RAC and FairCharge create electric vehicle public charging charter

RAC and Faircharge

Electric vehicle advocacy groups FairCharge and the RAC have teamed up to release a new UK public charging charter that pushes for improved reliability, accessibility, pricing transparency and inclusivity across the country’s rapidly growing EV charging infrastructure.

The charter outlines six key principles that the organisations believe should serve as minimum standards for the electric vehicle charging industry and government regulators:

  • First, charging networks should guarantee 99% uptime for rapid chargers and fix any broken chargers within 48 hours. This will build driver confidence that chargers will work when needed.
  • Second, charging data like location, availability and pricing should be freely published so drivers can easily find chargers. Highway signs should also point to nearby rapid charging stations.
  • Third, contactless pay and digital receipts should be available so charging is quick and simple.
  • Fourth, pricing must be fair, open and honest – VAT should be lowered to 5% like home charging, and pricing displayed clearly in pence per kWh.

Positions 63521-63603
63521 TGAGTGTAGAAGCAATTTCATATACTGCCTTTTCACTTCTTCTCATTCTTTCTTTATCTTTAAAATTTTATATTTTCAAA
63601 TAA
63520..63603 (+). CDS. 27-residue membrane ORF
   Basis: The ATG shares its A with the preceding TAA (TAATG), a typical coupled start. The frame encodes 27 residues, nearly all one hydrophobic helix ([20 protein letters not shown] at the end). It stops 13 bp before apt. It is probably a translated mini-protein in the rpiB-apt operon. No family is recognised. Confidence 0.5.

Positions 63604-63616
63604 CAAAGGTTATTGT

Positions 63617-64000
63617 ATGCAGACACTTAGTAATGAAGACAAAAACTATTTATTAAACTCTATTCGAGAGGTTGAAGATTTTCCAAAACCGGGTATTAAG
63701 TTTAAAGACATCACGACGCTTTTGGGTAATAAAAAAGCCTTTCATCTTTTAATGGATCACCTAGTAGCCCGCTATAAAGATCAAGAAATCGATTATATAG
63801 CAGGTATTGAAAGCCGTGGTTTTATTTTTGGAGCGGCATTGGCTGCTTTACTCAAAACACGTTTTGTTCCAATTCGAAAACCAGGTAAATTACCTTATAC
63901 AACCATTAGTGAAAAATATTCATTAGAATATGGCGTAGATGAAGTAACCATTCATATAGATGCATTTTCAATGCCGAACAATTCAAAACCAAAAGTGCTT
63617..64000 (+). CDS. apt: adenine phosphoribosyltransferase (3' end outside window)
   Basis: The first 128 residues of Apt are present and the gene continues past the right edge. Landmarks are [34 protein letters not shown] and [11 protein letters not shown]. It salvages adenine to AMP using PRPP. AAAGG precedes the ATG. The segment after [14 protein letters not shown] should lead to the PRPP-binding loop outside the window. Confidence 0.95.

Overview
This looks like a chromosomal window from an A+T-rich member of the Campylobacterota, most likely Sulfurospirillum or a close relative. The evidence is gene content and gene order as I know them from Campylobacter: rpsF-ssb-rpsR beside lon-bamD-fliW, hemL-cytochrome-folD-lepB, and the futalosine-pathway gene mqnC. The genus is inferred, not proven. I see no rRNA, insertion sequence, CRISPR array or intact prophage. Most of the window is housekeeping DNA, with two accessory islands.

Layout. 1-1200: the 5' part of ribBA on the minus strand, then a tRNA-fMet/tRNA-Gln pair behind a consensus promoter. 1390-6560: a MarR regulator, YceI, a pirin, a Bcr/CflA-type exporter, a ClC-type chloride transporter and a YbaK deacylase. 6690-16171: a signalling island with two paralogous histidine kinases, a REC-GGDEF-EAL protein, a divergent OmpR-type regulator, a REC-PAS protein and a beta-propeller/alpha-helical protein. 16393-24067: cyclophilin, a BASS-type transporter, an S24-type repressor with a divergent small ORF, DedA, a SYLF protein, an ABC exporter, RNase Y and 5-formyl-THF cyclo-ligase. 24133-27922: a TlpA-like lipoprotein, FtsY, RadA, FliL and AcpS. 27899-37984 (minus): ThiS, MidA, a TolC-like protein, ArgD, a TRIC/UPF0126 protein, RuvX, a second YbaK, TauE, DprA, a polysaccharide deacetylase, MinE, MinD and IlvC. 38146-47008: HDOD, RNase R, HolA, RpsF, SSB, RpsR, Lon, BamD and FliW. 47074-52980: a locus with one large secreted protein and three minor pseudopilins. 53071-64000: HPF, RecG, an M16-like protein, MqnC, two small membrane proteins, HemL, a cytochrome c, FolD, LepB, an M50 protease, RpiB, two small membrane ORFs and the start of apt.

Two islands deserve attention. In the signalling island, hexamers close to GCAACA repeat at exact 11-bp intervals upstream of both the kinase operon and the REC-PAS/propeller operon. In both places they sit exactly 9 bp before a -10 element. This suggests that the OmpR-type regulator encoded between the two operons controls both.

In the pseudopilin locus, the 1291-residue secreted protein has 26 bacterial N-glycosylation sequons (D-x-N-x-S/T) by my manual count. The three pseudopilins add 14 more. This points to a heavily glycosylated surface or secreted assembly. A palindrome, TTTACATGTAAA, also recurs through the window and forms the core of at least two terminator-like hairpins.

• Fifth, networks should guide drivers to only charge as much as needed to avoid idle time at chargers. Fines should discourage petrol cars parking in EV bays.
  • Sixth, all new chargers must be fully accessible to disabled drivers and installed in safe, well-lit locations.

The charter has won support from EV advocates like Robert Llewellyn and seeks to push government and industry to meet these world-class charging standards across the UK. As electric vehicles continue to grow in popularity, improving the charging experience will be key to convincing more drivers to make the switch.

Source: RAC.

James Lewis is our resident electrical head. He drives an MG ZS EV (2018, which he loves) and plans to get the new one soon. James is much more excited by the lower end of the EV market and is looking forward to the Ora Cat.